The fourth-generation Caddy returns to petrol power – Words by Chris Mullett
Without doubt, the groundswell of interest in small car-derived delivery vans pretty much owes its success to the Volkswagen Caddy. While there were predecessors such as the Holden Combo, the Caddy got the backing of the manufacturer through a focus on light commercials that wasn’t even considered relevant by those at General Motors.
Although it’s been nearly 12 years since the first Caddy launched onto the European market to produce 1.5 million of the little cargo carriers globally, the recent much publicised events at Volkswagen, internationally, have failed to put a dampener on its performance.
What the debacle on global exhaust emissions has affected, though, is the availability of diesel engines in the Caddy range, with VW preferring to take the proven accepted emissions ratings of petrol only, four-cylinder power while the company sorts out its own dirty laundry on a global basis.
Right now, buyers of the fourth-generation Caddy don’t really have an engine choice. All versions come with a TSI petrol engine that produces 92 kW and stays frugal around town thanks to auto stop/start, while returning regenerative power from brake energy recuperation.
Although small in capacity terms for a light commercial sold in the Australian market, the 1.4-litre TSI produces its power output of 92 kW at 4800 rpm, with a peak torque rating of 220 Nm from 1500 to 3500 rpm.
Despite its small cubic capacity, the TS1220 engine makes up for lack of cylinder size by featuring a turbocharger, just like its previous diesel powered siblings. This reflects not so much on the maximum power output, but more so on the peak torque rating, which becomes available at typical diesel rpm levels.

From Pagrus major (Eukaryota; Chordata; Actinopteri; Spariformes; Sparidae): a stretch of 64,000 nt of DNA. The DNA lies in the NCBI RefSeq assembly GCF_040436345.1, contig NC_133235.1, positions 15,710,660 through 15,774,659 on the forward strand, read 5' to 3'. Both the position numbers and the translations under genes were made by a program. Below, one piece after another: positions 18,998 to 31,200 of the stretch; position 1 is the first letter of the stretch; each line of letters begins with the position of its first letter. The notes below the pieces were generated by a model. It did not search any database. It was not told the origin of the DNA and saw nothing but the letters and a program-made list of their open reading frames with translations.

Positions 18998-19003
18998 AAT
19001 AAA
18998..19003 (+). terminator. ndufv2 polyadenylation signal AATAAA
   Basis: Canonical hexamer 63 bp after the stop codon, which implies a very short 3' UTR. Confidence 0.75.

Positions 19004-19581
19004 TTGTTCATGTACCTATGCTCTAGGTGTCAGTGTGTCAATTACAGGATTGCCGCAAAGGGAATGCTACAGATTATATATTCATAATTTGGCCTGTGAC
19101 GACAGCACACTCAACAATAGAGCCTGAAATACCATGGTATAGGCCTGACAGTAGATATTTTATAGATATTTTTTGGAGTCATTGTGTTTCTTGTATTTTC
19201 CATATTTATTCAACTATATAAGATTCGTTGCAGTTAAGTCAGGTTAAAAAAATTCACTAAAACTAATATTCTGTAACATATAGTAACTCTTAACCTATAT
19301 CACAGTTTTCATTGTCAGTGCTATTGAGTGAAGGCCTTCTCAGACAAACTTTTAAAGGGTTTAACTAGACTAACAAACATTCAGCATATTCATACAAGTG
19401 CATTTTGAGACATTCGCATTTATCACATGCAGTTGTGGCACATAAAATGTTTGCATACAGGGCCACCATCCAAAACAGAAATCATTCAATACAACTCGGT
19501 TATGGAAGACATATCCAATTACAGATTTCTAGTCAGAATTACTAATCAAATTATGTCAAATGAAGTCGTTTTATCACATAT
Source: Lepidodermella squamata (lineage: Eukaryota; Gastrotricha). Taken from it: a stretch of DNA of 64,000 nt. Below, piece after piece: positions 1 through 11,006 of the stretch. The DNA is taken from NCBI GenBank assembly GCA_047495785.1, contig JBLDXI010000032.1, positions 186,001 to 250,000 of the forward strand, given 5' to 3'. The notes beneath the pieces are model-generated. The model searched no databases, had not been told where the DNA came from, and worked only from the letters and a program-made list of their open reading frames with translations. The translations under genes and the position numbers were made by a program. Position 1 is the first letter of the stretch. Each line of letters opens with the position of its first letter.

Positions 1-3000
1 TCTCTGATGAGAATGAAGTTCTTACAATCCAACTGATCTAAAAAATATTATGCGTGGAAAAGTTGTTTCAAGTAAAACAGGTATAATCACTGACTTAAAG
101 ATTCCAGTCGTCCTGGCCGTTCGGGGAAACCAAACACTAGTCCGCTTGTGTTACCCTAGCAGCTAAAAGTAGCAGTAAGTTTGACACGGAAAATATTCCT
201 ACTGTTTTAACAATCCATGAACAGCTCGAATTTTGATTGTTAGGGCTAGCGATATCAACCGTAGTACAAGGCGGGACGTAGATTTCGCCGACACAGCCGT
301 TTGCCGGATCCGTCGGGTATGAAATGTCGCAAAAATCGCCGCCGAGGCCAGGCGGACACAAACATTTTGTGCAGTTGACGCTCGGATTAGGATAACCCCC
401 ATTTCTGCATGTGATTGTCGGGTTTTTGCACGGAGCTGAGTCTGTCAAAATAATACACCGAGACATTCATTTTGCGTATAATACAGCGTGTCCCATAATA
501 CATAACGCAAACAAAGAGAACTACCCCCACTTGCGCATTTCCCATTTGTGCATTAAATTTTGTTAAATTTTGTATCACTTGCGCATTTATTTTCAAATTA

Getting maximum power out of small capacity engines these days requires the use of premium unleaded fuel, and the current Caddy is no exception, with a minimum 95 RON rating. And while it can replicate the performance expected from a diesel, it can’t match the fuel economy, returning a combined consumption figure of 6.2 l/100 km with the six-speed manual gearbox, bettered by the DSG automated manual seven-speed that returns 6.0 l/100 km.
With its transverse-engined, front-wheel-drive set-up, the Caddy basic specs have changed little. It still runs on MacPherson struts with double wishbones at the front end, while at the rear it has a rigid axle on leaf springs.
There are four different variants in the Caddy range. Starting with the standard SWB van and its payload of 733 kg the only transmission choice is the seven-speed DSG AMT.
Moving up in length and interior volume to the Caddy Maxi is necessary before you can choose between the six-speed manual and the seven-speed DSG, with the same twin-driveline options for the Maxi Crewvan. By increasing van size, you also increase payload to 847 kg, but that decreases down to 726 kg when you opt for the five-seat Maxi Crewvan.
The doors at the rear provide the buyer with the choice of tailgate or barn type and there’s the option of a side sliding door on the nearside, with or without glass windows.
The steering response from the electro-mechanical speed-sensitive power steering doesn’t feel much different from that of a conventional hydraulic power-assisted design, but, that development, together with the inclusion of auto stop/start engine control, is typical of the way that passenger car design is heading.